Most Viewed Posts of 2015

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10) Conference Review of ‘Supposedly Fun Things: A Colloquium on the Writing of David Foster Wallace’ by Iain Williams

The colloquium may have provided the first concerted evidence of a second wave of antithetical Wallace scholarship, suggesting that exciting times lie ahead for the fledgling discipline. Indeed, there may develop something of a split in Wallace Studies, with those who buy into Wallace’s self-professed attempts to write ethically and morally on one hand, and scholars that challenge Wallace’s politics of representation and his representation of politics, on the other. Future Wallace scholars may look back at this colloquium as the event at which the critical horizons of Wallace Studies were expanded.

9) Historians at Play: American History in Modern Board Games by Alex Bryne

Games such as Freedom put American history into the spotlight and offer a unique way to physically interact with the issue of slavery. The mechanics of the game are assigned to a real history and the slaves that the players cannot save represent the real slaves that were doomed a fate that the game leaves to the players’ imagination. Yet physically moving the slaves around the United States, represented by simple wooden cubes, makes it difficult not to treat the slaves as objects.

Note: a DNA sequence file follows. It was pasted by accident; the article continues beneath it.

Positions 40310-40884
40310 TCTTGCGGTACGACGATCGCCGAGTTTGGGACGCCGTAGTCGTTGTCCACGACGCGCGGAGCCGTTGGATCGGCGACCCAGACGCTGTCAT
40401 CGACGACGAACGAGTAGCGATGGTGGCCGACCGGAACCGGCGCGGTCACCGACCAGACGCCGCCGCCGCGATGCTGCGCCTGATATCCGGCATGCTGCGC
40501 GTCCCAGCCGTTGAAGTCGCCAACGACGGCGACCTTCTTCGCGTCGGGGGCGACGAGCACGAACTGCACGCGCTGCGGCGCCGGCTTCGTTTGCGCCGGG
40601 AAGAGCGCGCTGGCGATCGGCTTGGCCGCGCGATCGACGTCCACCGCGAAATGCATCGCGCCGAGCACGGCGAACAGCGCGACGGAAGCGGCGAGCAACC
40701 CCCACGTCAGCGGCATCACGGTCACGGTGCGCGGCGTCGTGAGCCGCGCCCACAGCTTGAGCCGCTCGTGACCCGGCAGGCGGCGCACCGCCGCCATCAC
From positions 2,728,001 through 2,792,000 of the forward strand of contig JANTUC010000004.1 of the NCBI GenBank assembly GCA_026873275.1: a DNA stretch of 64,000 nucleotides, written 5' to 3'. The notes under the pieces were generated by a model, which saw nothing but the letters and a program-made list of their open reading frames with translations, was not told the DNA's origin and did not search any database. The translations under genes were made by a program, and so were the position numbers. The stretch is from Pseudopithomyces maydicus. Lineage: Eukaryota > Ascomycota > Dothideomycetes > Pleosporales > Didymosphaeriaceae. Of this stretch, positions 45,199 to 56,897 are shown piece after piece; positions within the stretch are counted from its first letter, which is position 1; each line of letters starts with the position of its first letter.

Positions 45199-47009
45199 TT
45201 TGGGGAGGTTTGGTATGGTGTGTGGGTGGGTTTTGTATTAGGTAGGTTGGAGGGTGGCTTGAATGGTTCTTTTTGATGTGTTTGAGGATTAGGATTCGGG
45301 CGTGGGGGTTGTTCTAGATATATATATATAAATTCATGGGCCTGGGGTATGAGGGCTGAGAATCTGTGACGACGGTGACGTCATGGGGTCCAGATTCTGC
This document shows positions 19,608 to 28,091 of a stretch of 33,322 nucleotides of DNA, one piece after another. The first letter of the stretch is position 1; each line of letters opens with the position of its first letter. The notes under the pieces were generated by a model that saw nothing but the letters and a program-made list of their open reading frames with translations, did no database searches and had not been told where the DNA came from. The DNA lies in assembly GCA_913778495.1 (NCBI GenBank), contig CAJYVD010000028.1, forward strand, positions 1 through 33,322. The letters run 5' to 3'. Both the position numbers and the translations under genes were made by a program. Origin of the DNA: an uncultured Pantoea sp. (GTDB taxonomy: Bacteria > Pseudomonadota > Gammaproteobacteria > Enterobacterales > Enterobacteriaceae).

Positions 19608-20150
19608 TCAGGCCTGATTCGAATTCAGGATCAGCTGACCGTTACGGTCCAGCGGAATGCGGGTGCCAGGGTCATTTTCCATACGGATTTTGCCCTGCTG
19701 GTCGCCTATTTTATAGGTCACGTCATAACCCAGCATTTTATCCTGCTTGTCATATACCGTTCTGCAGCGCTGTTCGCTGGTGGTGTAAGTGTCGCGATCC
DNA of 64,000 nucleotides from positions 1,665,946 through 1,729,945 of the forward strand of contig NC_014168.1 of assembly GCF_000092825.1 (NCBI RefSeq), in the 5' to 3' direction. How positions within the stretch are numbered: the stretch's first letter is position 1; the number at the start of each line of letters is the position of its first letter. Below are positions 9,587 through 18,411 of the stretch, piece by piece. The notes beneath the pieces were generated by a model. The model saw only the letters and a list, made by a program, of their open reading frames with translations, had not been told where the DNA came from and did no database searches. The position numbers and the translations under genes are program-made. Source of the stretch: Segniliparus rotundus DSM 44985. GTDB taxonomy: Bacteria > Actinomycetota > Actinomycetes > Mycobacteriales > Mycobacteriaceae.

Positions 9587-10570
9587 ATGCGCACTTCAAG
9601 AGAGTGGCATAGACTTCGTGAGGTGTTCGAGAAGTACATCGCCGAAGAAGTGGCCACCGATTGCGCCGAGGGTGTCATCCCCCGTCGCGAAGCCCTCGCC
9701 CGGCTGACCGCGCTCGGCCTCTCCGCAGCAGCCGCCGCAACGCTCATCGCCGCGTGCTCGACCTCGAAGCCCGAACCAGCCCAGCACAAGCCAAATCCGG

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8) Book Review of Gesturing Toward Reality: David Foster Wallace and Philosophy edited by Robert K. Bolger and Scott Korb by Iain Williams

‘The Philosophy of David Foster Wallace’ may have been a more appropriate subtitle for the collection than ‘David Foster Wallace and Philosophy’, possibly with the substitution of ‘Theology’ for ‘Philosophy’. Allard den Dulk provides the most impressive essay in the collection, suggesting a Sartrean model of pre-reflection as an ideal philosophical model for Wallace’s characters, an assertion that goes against the dominant critical consensus that Wallace was a proponent of choice. However, the sense of repetition in the collection also wrongly seems to suggest that there is nowhere left to go for Wallace Studies.

7) The Cold War and the Origins of US Democracy Promotion by Robert Pee

In the first post in our ‘soft power’ series, Robert Pee explains how strategic tensions from the Cold War have re-emerged as the administrations of George W. Bush and Obama have soft-pedalled democracy promotion in friendly Middle Eastern states such as Egypt, even when it clashed with immediate geopolitical objectives. Due to this back-tracking the fall of the authoritarian Mubarak regime was followed by a power struggle between the Muslim Brotherhood and the military rather than a pro-US democratic successor elite.

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6) Deconstructing ‘Uncle Tom’ Abroad: The Case of an American President by Ana Stevenson

The character of Uncle Tom experiences the benevolent paternalism and cruel exploitation of chattel slavery, and eventually dies at the hands of a malicious master. What does it mean for a twenty-first century presidential candidate, who became the 44th President of the United States, to be described in such terms? The rhetorical implications of this epithet demonstrate how media and popular culture shape ideas about history, race, and politics, even beyond the United States.